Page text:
Group B

BIOMG 3300 - Principles of Biochemistry, Individualized Instruction  

BIOMG 3310 - Principles of Biochemistry: Proteins and Metabolism  and

BIOMG 3320 - Principles of Biochemistry: Molecular Biology  

BIOMG 3330 - Principles of Biochemistry: Proteins, Metabolism, and Molecular Biology  

BIOMG 3350 - Principles of Biochemistry: Proteins, Metabolism, and Molecular Biology  

NS 3200 - Introduction to Human Biochemistry  

Group C

BIONB 2220 - Neurobiology and Behavior II: Introduction to Neuroscience  

COGST 2230 - Intro to Behavioral Neuroscience  

PSYCH 2230 - Intro to Behavioral Neuroscience  

Group D

BIOEE 1540 - Introductory Oceanography  

BIOEE 1560 - Introductory Oceanography with Laboratory  

Group E

BIOMG 2800 - Lectures in Genetics and Genomics  

NTRES 2830 - DNA, Genes and Genetic Diversity  


Many different departments across several undergraduate colleges at Cornell participate in the biological sciences major.

The office of Undergraduate Biology (OUB) is located in 216 Stimson Hall, The OUB provides comprehensive, academic, career, and research advising to current and prospective biological sciences majors and minors, as well as alumni and faculty. Our primary mission is to serve the diverse needs of our majors while ensuring that they successfully navigate the curriculum and achieve their academic and career aspirations.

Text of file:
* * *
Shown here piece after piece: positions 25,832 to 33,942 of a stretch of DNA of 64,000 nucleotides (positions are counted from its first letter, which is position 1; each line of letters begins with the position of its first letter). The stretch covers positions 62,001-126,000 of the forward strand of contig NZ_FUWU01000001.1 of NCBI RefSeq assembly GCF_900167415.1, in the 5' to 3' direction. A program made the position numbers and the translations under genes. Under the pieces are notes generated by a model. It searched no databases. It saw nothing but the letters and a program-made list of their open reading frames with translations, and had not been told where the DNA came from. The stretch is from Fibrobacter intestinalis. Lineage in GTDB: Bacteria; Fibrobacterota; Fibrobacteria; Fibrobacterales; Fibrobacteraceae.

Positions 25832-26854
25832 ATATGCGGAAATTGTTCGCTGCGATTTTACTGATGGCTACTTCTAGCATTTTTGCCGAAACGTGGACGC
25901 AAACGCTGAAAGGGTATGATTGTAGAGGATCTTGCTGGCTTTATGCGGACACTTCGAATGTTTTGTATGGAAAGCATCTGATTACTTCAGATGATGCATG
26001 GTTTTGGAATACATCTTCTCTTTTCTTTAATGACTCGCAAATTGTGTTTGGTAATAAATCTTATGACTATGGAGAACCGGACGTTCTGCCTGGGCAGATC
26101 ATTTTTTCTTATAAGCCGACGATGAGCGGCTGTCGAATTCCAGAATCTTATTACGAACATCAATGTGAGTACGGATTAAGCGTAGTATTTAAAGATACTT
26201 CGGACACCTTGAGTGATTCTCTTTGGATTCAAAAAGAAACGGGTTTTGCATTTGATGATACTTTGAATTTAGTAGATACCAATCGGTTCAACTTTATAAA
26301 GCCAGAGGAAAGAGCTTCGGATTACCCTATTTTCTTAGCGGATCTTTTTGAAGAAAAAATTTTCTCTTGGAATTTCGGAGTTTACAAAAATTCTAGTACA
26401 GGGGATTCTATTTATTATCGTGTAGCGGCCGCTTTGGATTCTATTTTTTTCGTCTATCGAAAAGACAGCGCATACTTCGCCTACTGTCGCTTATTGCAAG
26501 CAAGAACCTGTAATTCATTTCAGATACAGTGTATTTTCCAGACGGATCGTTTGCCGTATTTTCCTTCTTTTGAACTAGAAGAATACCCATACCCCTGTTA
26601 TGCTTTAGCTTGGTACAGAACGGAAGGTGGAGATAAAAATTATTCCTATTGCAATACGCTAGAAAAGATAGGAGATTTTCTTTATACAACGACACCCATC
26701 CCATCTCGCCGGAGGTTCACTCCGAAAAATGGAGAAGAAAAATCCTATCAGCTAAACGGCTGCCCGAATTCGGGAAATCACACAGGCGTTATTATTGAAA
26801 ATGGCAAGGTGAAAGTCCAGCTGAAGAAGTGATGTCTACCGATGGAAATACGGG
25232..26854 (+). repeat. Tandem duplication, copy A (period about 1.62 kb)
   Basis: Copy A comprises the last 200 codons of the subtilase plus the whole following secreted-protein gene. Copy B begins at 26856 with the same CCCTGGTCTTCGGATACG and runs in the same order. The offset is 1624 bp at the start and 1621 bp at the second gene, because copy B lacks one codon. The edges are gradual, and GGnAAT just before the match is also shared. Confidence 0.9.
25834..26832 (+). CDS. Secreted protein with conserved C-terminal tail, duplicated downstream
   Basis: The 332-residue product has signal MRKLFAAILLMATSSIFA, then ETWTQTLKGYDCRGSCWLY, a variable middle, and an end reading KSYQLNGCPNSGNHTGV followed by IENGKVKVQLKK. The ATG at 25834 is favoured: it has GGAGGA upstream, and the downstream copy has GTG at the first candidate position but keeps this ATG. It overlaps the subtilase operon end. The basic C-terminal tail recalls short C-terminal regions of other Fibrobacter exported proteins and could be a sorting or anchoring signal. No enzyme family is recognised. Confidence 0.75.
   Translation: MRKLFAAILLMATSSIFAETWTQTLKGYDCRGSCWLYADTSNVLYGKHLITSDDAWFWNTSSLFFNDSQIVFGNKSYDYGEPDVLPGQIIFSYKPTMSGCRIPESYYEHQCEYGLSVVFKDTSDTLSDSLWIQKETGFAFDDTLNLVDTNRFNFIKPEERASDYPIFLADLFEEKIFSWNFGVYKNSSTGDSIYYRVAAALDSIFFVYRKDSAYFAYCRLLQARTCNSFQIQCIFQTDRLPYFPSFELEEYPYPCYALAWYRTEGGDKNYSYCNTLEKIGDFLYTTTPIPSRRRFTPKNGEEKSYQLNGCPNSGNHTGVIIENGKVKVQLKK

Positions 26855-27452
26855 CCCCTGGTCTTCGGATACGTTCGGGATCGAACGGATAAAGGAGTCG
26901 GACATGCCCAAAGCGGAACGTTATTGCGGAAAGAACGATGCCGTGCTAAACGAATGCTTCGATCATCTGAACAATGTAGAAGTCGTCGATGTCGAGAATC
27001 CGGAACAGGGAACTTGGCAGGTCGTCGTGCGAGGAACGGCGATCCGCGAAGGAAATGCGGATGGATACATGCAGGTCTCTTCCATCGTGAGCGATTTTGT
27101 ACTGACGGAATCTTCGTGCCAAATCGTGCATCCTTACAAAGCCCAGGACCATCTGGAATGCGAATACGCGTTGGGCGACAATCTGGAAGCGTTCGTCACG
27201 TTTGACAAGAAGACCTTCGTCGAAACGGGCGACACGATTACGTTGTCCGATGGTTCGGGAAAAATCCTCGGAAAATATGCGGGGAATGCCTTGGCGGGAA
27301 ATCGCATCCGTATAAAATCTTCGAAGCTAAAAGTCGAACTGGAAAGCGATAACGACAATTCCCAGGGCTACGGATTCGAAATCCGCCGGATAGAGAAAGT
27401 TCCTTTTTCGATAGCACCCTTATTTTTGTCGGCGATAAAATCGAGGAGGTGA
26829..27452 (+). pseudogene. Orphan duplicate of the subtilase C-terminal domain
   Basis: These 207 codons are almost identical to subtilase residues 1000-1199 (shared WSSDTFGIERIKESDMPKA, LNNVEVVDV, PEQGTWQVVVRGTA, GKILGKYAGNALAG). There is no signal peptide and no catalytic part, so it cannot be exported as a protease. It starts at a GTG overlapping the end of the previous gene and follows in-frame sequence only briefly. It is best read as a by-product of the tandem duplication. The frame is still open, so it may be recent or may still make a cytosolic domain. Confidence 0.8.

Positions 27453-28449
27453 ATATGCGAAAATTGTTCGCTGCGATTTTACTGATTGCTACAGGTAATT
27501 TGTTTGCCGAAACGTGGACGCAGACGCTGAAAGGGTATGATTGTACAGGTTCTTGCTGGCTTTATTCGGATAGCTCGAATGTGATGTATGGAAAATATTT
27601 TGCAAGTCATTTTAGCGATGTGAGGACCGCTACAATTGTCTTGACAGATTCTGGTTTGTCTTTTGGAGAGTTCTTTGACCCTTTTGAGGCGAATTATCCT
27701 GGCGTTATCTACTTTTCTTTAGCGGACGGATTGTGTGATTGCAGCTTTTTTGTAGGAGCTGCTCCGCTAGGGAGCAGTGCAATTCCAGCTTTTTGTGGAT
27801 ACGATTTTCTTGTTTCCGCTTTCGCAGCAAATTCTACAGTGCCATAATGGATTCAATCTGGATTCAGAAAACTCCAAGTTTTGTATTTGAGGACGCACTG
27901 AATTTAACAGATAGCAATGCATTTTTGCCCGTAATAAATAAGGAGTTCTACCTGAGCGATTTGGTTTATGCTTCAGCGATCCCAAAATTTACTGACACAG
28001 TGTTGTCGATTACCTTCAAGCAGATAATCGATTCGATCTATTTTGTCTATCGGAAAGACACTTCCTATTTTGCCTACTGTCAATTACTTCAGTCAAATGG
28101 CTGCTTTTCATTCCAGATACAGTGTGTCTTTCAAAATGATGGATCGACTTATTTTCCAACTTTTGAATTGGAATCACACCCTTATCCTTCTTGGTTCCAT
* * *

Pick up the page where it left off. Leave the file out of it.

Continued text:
The Shoals Marine Laboratory, a cooperative venture with the University of New Hampshire, is located on Appledore Island in the Gulf of Maine. SML provides academic advising for students interested in marine sciences and in SML programs: both short-term courses and semester plans.

Please visit the Shoals Marine Laboratory website ( and contact the SML Cornell Academic Coordinator listed on the staff page.

Pre-Health Students Not Majoring in Biological Sciences

  • Pre-health students should refer to the following link for a list of courses required for admission to medical/veterinary/dental school: